Some types of terrorist acts affect people much more than others. Islamist violence apparently produces the strongest counter-reactions.
Did you ever want to get really good at something when you were younger? Over the years, you tend to lose some of the spark and the belief in yourself that you’ll succeed. But – there’s hope.
A lot of young people have depressive symptoms. Ruminative thinking, and even thinking about how much you ruminate, reinforces the symptoms. But there is hope.
Some people succeed at flirting more often than others. Plenty of people are obviously more attractive than the rest of us, but it also seems that a lot of them know what works. Now researchers do, too.
Is it possible to identify signs of depression by analysing the content young people post online and in chat rooms? The answer is yes!
Depression is one of the most common mental disorders in adolescence and is found in children as young as kindergarten age. Unfortunately, the disorder often lasts into adulthood, but an NTNU study gives cause for optimism.
Many people have been robbed of a very basic need during the pandemic: physical contact. Human touch triggers hormones like serotonin, dopamine and oxytocin. Hormones that make us feel good flourish when we touch each other.
Scientists find remarkable similarities in the olfactory pathways of such diverse creatures as humans and insects.
As you walk around the city, nature “pops up” in unexpected places. Like a “lung tree” – a tree that breathes. The Nature in Your Face research project wants to use art to create engagement.
For generations, children have played blind man’s bluff, hide-and-seek, hopscotch and climbed trees. But in the “olden days,” free play could more often end in injury and death.
Much more research has been done on eating problems in girls than in boys. There are major differences between the genders when it comes to symptoms and bodies, and the same technique is not as suited to detecting problems in boys, says NTNU researcher Farzaneh Saeedzadeh Sardahaee.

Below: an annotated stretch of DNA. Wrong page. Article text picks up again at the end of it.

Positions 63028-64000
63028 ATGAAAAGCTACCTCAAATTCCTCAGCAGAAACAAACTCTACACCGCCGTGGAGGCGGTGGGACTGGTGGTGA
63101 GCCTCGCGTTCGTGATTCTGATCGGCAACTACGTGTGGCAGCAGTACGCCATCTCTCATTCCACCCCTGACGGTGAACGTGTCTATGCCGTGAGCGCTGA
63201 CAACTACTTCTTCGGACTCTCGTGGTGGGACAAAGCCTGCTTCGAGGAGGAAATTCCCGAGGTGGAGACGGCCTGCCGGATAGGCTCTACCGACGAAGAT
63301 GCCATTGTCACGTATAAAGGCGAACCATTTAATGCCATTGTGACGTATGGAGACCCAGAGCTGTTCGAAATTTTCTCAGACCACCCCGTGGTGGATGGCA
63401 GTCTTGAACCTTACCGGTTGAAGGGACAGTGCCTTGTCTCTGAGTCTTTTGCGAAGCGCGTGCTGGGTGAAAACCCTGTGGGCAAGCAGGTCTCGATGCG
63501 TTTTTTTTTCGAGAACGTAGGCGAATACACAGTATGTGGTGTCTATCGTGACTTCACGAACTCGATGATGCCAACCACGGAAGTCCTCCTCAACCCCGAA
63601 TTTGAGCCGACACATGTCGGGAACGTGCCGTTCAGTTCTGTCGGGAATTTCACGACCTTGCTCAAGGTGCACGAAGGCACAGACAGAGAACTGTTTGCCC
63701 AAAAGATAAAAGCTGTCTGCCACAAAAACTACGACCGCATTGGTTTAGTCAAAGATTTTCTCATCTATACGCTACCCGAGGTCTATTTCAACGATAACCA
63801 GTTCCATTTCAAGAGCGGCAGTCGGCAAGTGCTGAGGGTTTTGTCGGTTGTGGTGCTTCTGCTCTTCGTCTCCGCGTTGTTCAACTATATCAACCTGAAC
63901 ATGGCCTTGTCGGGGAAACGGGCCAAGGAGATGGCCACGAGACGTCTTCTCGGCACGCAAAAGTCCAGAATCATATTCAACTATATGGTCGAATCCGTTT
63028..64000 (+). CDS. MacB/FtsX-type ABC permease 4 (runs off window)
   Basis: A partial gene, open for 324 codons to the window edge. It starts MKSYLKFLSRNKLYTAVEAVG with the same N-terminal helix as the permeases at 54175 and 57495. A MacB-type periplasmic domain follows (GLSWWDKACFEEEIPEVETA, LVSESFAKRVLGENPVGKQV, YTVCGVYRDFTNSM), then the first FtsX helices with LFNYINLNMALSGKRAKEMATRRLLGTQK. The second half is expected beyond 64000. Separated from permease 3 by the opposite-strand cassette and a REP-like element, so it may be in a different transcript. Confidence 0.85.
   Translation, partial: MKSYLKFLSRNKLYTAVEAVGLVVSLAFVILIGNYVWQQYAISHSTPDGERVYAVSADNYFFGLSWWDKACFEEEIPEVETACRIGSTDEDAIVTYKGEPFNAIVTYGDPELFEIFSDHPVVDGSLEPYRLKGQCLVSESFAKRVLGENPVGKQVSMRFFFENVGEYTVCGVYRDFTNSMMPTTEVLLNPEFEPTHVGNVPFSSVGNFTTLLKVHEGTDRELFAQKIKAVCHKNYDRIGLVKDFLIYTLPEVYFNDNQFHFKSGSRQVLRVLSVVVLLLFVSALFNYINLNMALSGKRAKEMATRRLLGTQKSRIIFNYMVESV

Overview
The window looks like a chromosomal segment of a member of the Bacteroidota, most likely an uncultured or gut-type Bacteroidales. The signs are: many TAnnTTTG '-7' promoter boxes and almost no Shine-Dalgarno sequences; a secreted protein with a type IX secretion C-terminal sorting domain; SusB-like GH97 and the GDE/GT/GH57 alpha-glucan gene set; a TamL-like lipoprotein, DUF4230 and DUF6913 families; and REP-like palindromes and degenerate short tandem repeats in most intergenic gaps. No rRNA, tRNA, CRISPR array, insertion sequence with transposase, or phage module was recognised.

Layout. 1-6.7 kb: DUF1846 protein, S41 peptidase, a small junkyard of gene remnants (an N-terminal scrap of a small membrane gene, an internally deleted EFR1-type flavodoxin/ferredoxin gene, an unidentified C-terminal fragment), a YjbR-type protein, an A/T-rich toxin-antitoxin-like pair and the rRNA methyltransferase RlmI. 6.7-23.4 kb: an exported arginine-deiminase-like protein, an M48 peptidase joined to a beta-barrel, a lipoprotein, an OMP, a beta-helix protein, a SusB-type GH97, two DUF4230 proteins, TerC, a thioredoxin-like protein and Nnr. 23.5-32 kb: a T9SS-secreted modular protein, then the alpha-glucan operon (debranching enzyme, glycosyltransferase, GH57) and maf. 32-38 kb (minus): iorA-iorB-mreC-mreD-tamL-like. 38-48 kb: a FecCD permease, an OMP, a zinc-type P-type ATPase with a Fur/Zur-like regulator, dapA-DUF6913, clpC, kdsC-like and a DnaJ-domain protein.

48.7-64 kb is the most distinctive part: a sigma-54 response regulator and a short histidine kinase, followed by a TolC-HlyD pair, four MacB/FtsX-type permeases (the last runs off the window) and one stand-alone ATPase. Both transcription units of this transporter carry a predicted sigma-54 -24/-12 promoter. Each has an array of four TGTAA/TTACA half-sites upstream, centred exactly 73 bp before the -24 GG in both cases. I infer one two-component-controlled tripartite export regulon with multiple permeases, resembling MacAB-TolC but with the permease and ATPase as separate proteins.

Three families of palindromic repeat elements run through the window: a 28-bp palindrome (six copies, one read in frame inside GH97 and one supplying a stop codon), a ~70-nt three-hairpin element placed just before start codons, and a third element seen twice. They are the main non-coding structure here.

People’s mood on Twitter varies according to more or less fixed patterns. Guess when we’re happiest.
Dopamine is often called the “happy” or “feel-good” hormone. It can help explain both autistic behaviours and men’s need for passion in order to succeed.
Robots are becoming more and more omnipresent in our lives, even though we may not notice. New research shows that when a boxy motorized hospital robot can talk, people find it funny and engaging. And that may help people be more willing to accept new technologies, like robots, in their everyday lives.
Women and men are often jealous for completely different reasons. This gender difference occurs so early that it surprised the researchers.
A lot of young people struggle with depression, a fact that is especially true for girls. But youth who are physically active are less vulnerable.
Two effective treatment methods for generalized anxiety disorders also reduces the neuroticism personality trait.
Quite a lot of people have modified their exercise habits during the pandemic, but that didn’t affect sleep quality for active people.
Have you passed your supposed prime and feel like it takes more to get fired up? The good news is you’re far from alone. And you can do something about it.
A sizable research consortium coordinated by NTNU and St. Olavs Hospital will analyse large amounts of MRI exam data from around the world. The data will help researchers gain important new understanding about brain injuries in people who have had trauma to the head. The goal is to improve patient health care.
The larvae of cotton bollworm attack our food. But the adults pollinate plants. So how can we stop them from destroying crops without using poison? Researchers in Trondheim are on the case.
Children who show signs of addiction-like gaming are not more susceptible to mental health problems than their non-gaming peers. Some even experience less anxiety than others.